But it's sure nice talking to you, dad.
It's been sure nice talking to you."
And as I hung up the phone, it occurred to me,
He'd grown up just like me.
My boy was just like me.

And the cat's in the cradle and the silver spoon,
Little boy blue and the man in the moon.
"When you coming home, son?" "I don't know when,
But we'll get together then, dad.
You know we'll have a good time then."


  1. My father was a different kind of father. What I remember most about my childhood were walks and talks with my father on every topic I can remember. Later on, he had to do a lot of traveling, but I was in college. I don't know if my siblings remember him the same way, but he's the best model I have when I think about what kind of parent I want to be.

  2. Happy Father's Day Tom, I hope it is a grand one. The article was a good one and because tomorrow is Father's Day I will hold all disparaging remarks about our beloved President.:)

  3. @Stephanie B - I have fond memories of my own father. Although he worked hard and long hours, there was no doubt why he was working hard and long. All of us knew it was for us, and we all felt his love. We all treasured our time with Dad.

    @Ettarose - Thank you very much Sue. It's good to have you stop by. It just occurred to me I don't know anything about your childhood, except maybe it possibly occured in Arizona. Were you always a hick? :)

  4. My father would never let us celebrate Fathers' Day. He said it was a commercial fabrication and didn't want anything to do with it. I've never been able to forget it though, because it always falls on or around my birthday. So he always got a phone call, like it or not. I always felt very close to him. He made sure his family stayed close physically too, even when it was considered unconventional at the time to cart children into the back of beyond.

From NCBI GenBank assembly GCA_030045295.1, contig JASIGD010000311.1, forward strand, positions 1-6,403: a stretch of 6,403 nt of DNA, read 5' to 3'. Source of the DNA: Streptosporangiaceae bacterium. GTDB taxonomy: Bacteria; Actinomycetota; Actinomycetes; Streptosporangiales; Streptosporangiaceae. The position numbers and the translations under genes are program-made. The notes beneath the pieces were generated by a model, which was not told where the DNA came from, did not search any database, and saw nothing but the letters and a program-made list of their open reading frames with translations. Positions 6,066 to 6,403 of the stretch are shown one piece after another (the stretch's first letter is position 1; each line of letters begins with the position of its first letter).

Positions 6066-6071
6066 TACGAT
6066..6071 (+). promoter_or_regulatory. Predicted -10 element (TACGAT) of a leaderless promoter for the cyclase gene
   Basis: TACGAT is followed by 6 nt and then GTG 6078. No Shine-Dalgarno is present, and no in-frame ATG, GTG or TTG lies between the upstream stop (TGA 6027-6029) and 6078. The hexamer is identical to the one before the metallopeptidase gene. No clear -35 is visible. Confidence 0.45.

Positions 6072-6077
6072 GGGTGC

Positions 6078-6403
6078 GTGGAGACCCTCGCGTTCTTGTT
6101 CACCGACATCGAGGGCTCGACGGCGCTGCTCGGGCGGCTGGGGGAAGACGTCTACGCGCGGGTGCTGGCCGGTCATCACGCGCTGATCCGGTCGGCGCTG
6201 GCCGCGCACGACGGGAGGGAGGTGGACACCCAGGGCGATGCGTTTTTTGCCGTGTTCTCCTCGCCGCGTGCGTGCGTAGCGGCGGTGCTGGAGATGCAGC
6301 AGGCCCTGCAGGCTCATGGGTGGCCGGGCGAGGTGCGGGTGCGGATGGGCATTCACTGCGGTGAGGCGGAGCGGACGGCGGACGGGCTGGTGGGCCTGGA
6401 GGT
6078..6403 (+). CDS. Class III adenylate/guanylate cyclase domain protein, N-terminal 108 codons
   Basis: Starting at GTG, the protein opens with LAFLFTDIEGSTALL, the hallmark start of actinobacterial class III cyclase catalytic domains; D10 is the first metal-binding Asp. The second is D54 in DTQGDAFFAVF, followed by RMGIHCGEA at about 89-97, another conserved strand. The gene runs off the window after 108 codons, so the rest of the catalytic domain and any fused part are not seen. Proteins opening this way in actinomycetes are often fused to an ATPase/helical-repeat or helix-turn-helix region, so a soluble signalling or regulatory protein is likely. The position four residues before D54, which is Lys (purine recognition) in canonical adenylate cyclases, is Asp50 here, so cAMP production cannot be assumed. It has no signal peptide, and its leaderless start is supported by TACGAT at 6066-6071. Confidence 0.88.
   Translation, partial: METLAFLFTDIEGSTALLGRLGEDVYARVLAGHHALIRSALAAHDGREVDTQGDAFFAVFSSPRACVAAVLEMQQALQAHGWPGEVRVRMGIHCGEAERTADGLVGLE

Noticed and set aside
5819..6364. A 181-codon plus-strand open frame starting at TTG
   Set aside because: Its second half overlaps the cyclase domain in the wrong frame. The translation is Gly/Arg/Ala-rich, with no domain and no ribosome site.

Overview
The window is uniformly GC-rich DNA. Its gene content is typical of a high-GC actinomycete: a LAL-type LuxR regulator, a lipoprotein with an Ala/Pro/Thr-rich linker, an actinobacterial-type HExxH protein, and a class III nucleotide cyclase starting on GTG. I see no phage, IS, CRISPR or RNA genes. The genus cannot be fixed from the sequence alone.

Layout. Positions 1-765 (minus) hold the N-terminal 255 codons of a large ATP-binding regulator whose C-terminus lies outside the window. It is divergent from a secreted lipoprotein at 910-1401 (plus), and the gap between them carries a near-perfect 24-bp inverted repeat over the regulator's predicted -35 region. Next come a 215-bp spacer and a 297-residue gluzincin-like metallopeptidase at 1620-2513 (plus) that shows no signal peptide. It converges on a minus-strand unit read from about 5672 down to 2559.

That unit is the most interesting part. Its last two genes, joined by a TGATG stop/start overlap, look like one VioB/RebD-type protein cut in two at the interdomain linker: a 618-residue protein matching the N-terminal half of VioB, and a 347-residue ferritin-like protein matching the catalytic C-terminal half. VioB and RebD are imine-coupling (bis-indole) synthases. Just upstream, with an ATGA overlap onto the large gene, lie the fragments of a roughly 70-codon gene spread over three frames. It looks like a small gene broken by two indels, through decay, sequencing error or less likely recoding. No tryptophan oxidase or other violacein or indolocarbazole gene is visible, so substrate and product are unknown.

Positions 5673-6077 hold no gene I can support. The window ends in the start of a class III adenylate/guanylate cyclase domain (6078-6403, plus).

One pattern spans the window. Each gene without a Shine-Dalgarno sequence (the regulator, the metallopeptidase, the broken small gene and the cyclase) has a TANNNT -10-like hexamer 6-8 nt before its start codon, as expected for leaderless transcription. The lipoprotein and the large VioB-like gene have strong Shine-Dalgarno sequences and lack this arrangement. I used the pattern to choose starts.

5. Mr Obama must not feel alone and he is fortunate that he had a mother and grandmother who gave him a good life.

    In Africa the "father" figure has all but disappeared! The average African male has multiple sex partners and he sows his seeds (many containing the HIV?AIDS virus)all over and does not take any responsibility for his children, it is usually up to the mother or her parents to rear the children.

    Just think about the millions of "fatherless" children in Africa!

    Sorry to put a dampner on Fathers Day, but facts are facts.

    I love my father dearly and he is a superb, humble man who does also not celebrate fathers day.

    Every child needs their father's love and their father's time!

  6. Happy Father's Day - no matter how good bad or indifferent Dad's may be they are still 50% of you and I still miss my dad very much..and always will xx

  7. Tom, you are right we never really discussed my growing up. Not much to tell really. I stayed in Phoenix where I was born until age 36 when I moved here. My mother died in 1988 and my Father is somewhere in the Arizona desert with the woman he married when my mom had been dead 8 months. Needless to say we do not speak. I left home at fifteen and have been on my own since. The rest you know, not pretty eh?

  8. I realize as usual, I am a day late and a dollar short, but none the less, my wishes are no less sincere that you had a wonderful day and feel appreciated.

  9. @A. - I wanted to throw you a birthday party here, and show I care about your loyalty. But I blew it unbelievably because I was having some silly work done on my house. It's something I can't make up to you, but it's something I want the others know I am sorry for.

    Your father was probably the most interesting father of all. :)

  10. @Frostygirl - Fathers are becoming an endangered species all over the world, I think. You and I were lucky to have good ones. I cannot even begin to imagine some of the things and changes your father (and you) went through. You must write a first-hand report for me sometimes. I am so interested in those times.

  11. @Sage - Hello, Sage. I'm sorry you don't have your father, but I know you have memories.

    Can't argue with your percentages, either. :)

    I am always happy when you stop by.

  12. @Debbie - Thank you. You are never a dollar short. In anything. I hope things are going well for you and especially for your young world traveler. I wish him both excitement and safety until he returns to you.

  13. @Ettarose - You stayed in Phoenix until you were 36? I didn't know that. Then you took the stage east? :)

    I don't get the "needless to say" part. You had better find a way to come to terms. I don't know. You know best. All you can do is all you can do.